GamesBeat: So you’ve kinda rebooted EA Sports in general, then. How do you look back on the process…?
Wilson: In what way?
GamesBeat: I guess…restarting NBA, baseball may be in the works as well…?
Wilson: Is that a particular question that’s kinda…?
GamesBeat: Okay, is an MLB baseball license in the works?
Wilson: It is not a focus right now. What you’ve seen of Madden in the last week is, we have made a huge, the biggest investment in Madden gameplay that we’ve ever made. If you’ve seen what we’ve done with NCAA and Heisman winners there, and all the features of NCAA, that’s big. FIFA of course continues to grow, we’ve got a relaunch of NBA this year. We’re coming off just relaunching FIFA Street and SSX, in Q4 of the last fiscal year, and we now have UFC on the horizon. We’ve got plenty to take up our time right now. Baseball, I’m a huge baseball fan, I watch a lot of baseball, my wife and I go to a lot of Giants games, but it’s not a focus for us right now.
GamesBeat: Remind me what you guys have said to investors on EA Sports for the coming year… Is there anything from the last call that painted a road map? One thing I wonder about is, there is a console transition going on…
Wilson: If we ever believe what we read, yes, there is.
GamesBeat: Typically there’s a lull in game sales during that time, so it seems like it would be a challenging year coming in the next year, to keep sports growing. I don’t know what other factors may be big enough to flag for investors like that.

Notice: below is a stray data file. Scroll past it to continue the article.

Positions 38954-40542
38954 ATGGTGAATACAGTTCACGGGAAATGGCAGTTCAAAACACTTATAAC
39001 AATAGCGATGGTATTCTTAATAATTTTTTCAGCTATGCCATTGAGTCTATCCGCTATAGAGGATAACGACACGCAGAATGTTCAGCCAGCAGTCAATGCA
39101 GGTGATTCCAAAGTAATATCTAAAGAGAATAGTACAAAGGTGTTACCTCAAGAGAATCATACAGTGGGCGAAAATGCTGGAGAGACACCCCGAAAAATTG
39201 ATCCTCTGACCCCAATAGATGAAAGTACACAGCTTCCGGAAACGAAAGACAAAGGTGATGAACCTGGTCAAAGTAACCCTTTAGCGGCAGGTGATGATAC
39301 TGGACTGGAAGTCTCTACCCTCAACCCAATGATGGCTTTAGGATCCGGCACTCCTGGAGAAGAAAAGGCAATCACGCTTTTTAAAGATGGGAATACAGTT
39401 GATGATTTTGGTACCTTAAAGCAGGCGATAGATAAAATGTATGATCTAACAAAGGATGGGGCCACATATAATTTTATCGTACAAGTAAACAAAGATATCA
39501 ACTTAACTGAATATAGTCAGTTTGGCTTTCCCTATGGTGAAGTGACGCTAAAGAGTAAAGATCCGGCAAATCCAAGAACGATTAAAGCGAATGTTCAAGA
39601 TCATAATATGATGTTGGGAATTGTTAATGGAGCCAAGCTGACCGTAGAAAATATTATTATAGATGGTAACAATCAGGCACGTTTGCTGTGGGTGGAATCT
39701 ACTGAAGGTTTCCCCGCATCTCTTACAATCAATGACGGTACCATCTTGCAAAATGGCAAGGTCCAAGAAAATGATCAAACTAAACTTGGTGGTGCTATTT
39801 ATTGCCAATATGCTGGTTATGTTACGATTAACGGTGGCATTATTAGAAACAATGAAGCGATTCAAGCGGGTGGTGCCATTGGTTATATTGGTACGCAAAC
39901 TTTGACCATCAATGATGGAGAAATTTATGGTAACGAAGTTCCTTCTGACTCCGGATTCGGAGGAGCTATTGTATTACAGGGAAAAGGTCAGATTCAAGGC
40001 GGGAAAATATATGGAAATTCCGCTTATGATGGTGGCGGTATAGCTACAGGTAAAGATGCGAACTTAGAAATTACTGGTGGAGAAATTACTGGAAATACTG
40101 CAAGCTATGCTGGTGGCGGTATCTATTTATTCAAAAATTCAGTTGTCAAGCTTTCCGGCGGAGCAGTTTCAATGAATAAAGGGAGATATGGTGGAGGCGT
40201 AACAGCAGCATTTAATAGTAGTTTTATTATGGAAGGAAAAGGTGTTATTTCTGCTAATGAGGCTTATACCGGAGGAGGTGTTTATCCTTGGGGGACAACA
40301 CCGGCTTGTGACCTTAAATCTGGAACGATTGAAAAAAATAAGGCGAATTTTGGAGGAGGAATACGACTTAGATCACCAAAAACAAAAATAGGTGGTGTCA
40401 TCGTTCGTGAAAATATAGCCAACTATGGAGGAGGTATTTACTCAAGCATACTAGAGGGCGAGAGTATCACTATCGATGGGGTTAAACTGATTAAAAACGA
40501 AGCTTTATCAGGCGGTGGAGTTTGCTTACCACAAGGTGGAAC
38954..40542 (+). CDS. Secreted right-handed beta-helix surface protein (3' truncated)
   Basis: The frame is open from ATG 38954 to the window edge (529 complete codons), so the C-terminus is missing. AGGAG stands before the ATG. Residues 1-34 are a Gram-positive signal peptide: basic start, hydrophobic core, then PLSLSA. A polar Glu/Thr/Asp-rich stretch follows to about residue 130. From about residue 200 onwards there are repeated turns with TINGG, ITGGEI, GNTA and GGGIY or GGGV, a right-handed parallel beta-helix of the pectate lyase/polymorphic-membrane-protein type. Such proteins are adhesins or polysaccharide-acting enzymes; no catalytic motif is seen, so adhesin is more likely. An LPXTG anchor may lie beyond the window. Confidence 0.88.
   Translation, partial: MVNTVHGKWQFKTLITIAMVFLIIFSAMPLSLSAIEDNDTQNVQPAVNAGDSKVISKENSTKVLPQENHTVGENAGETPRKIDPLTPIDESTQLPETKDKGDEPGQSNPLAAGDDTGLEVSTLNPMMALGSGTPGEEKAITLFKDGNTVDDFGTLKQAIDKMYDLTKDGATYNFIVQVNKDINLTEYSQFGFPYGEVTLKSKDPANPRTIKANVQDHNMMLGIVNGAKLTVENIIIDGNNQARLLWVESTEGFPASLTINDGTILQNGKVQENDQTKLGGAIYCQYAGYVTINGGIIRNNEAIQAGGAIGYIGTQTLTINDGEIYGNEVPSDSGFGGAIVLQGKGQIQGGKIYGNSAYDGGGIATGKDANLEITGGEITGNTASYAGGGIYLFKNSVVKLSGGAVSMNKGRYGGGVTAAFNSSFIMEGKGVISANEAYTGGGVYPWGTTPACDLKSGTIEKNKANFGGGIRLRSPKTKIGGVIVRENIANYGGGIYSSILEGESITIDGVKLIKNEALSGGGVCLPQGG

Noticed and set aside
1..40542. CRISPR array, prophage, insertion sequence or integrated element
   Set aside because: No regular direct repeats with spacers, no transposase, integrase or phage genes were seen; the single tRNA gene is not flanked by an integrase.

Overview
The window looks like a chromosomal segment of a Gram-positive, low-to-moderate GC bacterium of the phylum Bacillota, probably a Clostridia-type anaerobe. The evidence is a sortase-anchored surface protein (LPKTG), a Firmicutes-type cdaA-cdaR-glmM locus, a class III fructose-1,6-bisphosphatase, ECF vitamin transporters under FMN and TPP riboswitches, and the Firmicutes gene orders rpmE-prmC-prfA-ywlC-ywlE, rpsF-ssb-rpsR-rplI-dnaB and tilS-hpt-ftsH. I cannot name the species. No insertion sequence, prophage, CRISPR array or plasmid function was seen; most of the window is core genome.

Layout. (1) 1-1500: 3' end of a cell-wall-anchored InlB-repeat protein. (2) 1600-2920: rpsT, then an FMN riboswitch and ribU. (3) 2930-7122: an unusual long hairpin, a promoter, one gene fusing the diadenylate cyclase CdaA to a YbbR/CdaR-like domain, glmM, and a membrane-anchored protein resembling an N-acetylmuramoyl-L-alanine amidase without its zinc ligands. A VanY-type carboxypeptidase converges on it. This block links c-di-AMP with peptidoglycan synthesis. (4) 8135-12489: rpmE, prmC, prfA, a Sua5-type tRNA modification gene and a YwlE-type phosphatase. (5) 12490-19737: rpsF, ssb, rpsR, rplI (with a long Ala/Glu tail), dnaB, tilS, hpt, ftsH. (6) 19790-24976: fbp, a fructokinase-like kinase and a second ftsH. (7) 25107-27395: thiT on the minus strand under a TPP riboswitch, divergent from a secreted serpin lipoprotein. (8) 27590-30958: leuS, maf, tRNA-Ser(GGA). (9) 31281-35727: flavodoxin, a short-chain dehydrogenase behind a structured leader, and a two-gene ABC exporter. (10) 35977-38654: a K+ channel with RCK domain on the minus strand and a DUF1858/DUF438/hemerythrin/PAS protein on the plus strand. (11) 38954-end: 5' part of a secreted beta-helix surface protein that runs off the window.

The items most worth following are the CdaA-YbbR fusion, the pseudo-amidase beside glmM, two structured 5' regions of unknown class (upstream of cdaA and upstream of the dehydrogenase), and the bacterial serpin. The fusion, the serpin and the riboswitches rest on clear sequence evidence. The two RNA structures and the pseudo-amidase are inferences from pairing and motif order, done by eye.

Wilson: We’ve not flagged anything of that nature. We continue to see our franchises go from strength to strength. And we see that based on three key pillars. We continue to drive innovation that fundamentally changes the way you play. So every game that you play from us this year is going to play fundamentally different from the game you played last year, in a better way. We’re adding physics to Madden, we’re adding a new skating engine to NHL. Real-life plays in NCAA changes the way you think about it. Again, when you hear what we’re doing with NBA Live, again, innovation that fundamentally changes the way you play.
The second thing is, we’re moving from product to product plus service. We’re changing the engagement curve on our products through services like EA Sports Football Club that we launched last year. Like Madden Ultimate Team, Hockey Ultimate Team, FIFA Ultimate Team. Like what you see with connected careers, across platforms in Madden. Or GM Connected in NHL. We’re changing the engagement curve on our sports properties to where actually we’re seeing much higher levels of customer play. And as a result, monetization deeper into the season than we’ve ever seen before. So we feel very good about that.